curl is a springtime disease that occurs on peach, nectarine and
related ornamental plants. The disease, though not a problem every
spring, can be severe during cool, wet springs following mild winters.
The leaf curl fungus damages peach trees by causing an early leaf
drop. This weakens the trees, making them more susceptible to other
diseases and to winter injury. Weakened trees also will produce
fewer fruit the following season. Yield may be further reduced when
blossoms and young fruit become diseased and drop.
of leaf curl appear in the spring. Developing leaves become severely
distorted (thickened and puckered) and have a reddish or purple
cast. Later, as spores form on the leaf surface, the leaves become
powdery gray in color. Shortly after this, the leaves turn yellow
or brown and drop.
curl symptoms on peach leaves. Photo from the Iowa State Extension.
is no secondary spread of this disease from leaves infected in the
spring to new leaves produced later in the growing season. Once
infected leaves drop, no further symptoms will appear during that
growing season. Diseased twigs become swollen and stunted, and may
have a slight golden cast. They usually produce curled leaves at
Though rarely seen, flowers and fruit may also become diseased.
They drop shortly after infection. Diseased fruit has shiny, reddish,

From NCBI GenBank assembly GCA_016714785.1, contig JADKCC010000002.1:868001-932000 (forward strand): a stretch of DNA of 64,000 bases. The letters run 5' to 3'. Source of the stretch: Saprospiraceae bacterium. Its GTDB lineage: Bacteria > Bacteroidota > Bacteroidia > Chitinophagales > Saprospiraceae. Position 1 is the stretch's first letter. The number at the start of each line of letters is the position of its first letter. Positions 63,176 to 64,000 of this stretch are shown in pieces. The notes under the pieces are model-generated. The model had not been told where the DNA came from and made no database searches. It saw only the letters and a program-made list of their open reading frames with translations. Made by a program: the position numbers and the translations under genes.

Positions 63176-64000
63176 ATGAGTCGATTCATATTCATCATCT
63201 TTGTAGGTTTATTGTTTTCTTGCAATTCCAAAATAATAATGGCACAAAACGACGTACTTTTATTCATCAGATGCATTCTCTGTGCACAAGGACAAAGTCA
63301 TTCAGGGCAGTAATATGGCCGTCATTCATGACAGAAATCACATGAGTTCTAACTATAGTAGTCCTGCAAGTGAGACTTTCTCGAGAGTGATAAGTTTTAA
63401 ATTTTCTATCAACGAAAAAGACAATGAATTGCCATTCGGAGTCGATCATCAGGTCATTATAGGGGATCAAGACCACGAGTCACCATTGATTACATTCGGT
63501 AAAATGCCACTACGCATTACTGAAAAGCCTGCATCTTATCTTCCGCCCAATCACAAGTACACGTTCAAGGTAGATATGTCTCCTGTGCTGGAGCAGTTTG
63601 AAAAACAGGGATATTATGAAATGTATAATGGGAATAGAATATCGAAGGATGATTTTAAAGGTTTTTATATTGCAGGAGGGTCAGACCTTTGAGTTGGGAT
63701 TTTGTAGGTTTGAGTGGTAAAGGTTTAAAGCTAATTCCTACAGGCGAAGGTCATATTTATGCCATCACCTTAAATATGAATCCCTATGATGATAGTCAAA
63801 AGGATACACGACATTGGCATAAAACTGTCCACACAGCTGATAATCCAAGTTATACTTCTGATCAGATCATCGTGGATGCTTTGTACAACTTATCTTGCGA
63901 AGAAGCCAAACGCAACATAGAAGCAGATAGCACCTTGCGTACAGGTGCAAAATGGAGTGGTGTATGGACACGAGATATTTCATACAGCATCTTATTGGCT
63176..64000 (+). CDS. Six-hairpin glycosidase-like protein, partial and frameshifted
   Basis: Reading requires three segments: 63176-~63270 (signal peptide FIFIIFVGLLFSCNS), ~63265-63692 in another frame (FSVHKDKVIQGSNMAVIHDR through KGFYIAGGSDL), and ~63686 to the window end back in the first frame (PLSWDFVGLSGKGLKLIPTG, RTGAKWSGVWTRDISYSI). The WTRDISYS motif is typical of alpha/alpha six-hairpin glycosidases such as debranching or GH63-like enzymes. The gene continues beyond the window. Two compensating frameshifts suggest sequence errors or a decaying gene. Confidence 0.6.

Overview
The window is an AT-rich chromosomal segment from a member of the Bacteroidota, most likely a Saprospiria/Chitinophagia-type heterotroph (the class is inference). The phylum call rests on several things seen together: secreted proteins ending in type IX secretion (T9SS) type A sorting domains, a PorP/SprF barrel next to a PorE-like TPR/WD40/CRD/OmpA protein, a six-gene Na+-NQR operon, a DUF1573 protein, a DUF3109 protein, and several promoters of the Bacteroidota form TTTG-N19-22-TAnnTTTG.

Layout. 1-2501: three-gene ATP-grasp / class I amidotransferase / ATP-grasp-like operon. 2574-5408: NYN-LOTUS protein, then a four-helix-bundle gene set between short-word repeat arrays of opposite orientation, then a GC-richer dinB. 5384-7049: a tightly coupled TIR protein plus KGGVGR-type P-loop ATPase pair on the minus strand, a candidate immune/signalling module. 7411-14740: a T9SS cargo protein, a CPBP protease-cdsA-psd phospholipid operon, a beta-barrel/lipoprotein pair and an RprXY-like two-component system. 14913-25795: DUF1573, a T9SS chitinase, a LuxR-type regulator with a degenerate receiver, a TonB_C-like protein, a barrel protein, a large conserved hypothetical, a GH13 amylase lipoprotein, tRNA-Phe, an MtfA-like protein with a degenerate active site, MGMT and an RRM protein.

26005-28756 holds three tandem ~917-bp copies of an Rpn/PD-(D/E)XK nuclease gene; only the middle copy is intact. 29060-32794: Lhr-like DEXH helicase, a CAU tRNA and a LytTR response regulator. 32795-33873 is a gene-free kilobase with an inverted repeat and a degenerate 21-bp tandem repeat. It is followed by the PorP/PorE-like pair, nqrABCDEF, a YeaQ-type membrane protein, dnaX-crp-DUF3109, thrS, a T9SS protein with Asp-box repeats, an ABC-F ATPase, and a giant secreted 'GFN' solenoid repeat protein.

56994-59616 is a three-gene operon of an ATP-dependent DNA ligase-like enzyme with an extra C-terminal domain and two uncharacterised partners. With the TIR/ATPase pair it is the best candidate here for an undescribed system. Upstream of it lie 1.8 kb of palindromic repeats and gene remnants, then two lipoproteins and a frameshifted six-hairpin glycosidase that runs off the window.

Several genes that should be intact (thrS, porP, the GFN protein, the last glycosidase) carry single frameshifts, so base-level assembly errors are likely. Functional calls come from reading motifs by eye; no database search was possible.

raised, warty spots.
peach leaf curl fungus survives the winter as spores (conidia) on
bark and buds. Infection occurs very early in the growing season.
During cool, wet spring weather the conidia infect new leaves as
they emerge from the buds. Host plant tissues are susceptible for
only a short period; the tissues become resistant as they mature.
The fungus produces another type of spore (ascospore) on the upper
surface of the diseased leaves. During wet weather, ascospores produce
additional conidia by budding. These conidia are carried to other
parts of the tree by rain and wind, where they will overwinter until
the next spring. Environmental conditions can limit leaf curl infection,
which helps to explain why the disease does not occur every year.
Low temperatures are thought to retard maturation of leaf tissue,
thus prolonging the time infection may occur. The fungus can penetrate
young peach leaves readily at temperatures between 50 and 70 degrees
F, but only weakly below 45 degrees F. Rain is necessary for infection.
Leaf curl is not difficult to control. Since the fungus survives
the winter on the surface of twigs and buds, a single fungicide
spray--such as lime sulfur or a copper-based fungicide--thoroughly
covering the entire tree, will provide control. If leaf curl does
result in significant defoliation in the spring, the fruit on affected
trees should be thinned to compensate for the loss of leaves. Over-cropping
the tree will weaken it and make it more susceptible to winter injury.
Michael A. Ellis, Ohio State University Extension, 1999